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Down, down, down. That seems to be the general direction of the Atlanta Federal Reserve’s running forecast for US economic growth in the first quarter, which is now pointing to the weakest growth pace in three years.
The regional Fed branch now reckons the economy grew at an annualised pace of just 0.6 per cent in the first three months of this year, down from its previous forecast on Wednesday of 0.8 per cent. That would compare with 2.1 per cent in the final quarter of 2016 and mark the slowest rate of growth since the first quarter of 2014, according to commerce department data.
The so-called GDPNow forecast was lowered as a result of factors including disappointing data on US auto sales, services sector employment growth and March jobs data, which were all released this week. Those elements hit estimates for growth in consumption and investment in business equipment.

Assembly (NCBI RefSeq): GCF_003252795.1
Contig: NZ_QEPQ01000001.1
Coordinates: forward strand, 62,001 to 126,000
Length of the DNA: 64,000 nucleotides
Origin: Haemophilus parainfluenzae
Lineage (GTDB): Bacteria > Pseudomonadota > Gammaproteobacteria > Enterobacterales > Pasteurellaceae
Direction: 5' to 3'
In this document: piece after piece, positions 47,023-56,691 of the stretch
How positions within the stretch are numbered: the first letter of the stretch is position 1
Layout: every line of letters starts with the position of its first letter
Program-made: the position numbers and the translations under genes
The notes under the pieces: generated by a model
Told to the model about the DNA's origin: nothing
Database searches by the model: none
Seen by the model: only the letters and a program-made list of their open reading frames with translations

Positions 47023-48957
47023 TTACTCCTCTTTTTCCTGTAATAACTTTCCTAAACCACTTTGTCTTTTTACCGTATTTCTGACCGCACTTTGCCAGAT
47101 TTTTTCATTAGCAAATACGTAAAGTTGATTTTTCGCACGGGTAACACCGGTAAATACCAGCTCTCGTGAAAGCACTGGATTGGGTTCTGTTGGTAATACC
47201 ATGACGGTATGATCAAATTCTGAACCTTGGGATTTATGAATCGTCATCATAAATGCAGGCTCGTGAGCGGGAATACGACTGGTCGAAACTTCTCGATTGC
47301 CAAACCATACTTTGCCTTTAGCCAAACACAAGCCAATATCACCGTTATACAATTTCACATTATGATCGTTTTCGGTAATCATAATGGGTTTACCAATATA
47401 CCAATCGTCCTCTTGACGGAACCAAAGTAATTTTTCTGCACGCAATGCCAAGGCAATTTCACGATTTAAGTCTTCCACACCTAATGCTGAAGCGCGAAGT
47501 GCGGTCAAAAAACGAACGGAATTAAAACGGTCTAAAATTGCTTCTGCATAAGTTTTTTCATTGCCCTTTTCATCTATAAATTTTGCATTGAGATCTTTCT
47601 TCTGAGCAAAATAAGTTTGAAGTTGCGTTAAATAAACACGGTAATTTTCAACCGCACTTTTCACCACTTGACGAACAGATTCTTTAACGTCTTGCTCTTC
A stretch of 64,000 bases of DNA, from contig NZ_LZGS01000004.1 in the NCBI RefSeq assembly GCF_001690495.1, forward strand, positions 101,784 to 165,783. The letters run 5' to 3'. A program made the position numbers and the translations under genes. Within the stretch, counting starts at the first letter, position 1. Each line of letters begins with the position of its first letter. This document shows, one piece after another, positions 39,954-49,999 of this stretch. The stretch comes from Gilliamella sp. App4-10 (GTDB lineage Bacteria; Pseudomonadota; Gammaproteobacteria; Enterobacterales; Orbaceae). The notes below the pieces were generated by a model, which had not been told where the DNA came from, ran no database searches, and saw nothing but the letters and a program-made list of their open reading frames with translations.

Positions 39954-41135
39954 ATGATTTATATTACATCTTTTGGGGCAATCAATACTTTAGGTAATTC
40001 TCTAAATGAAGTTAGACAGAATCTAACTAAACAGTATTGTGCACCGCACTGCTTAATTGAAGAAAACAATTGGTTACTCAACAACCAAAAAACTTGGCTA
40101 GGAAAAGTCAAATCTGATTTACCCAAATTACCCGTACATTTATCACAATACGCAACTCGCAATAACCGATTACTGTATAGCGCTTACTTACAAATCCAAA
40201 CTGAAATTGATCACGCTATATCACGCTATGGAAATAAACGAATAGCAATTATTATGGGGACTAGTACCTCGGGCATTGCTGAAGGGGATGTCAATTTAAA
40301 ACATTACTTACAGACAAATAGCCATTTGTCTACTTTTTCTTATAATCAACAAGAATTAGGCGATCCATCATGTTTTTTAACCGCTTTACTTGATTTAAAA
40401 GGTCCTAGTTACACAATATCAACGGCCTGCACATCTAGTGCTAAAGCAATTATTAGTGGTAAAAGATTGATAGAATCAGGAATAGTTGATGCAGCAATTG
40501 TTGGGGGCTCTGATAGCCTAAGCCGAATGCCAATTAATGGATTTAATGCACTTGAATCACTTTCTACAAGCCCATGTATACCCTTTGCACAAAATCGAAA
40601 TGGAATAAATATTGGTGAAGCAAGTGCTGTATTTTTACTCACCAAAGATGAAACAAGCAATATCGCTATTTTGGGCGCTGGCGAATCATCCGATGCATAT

Numerous investment banks have noted recently that there has been a growing divergence between survey data, that showed high levels of optimism, and more tempered hard data that have painted a mixed picture.
And indeed, Wall Street banks offer differing views on on the topic. The consensus forecast in a Bloomberg survey is still pointing to a 2.5 per cent growth rate in the first quarter.
Goldman Sachs economists said last month that part of the disconnect is probably driven by differences in the interpretation of “temporary factors, such as Chinese New Year timing and delayed tax refunds”.
“A hallmark of the GDPNow forecasting methodology is its avoidance of subjective adjustments, but in this instance we believe some role for judgment is warranted, particularly with regard to the international trade assumptions,” they note.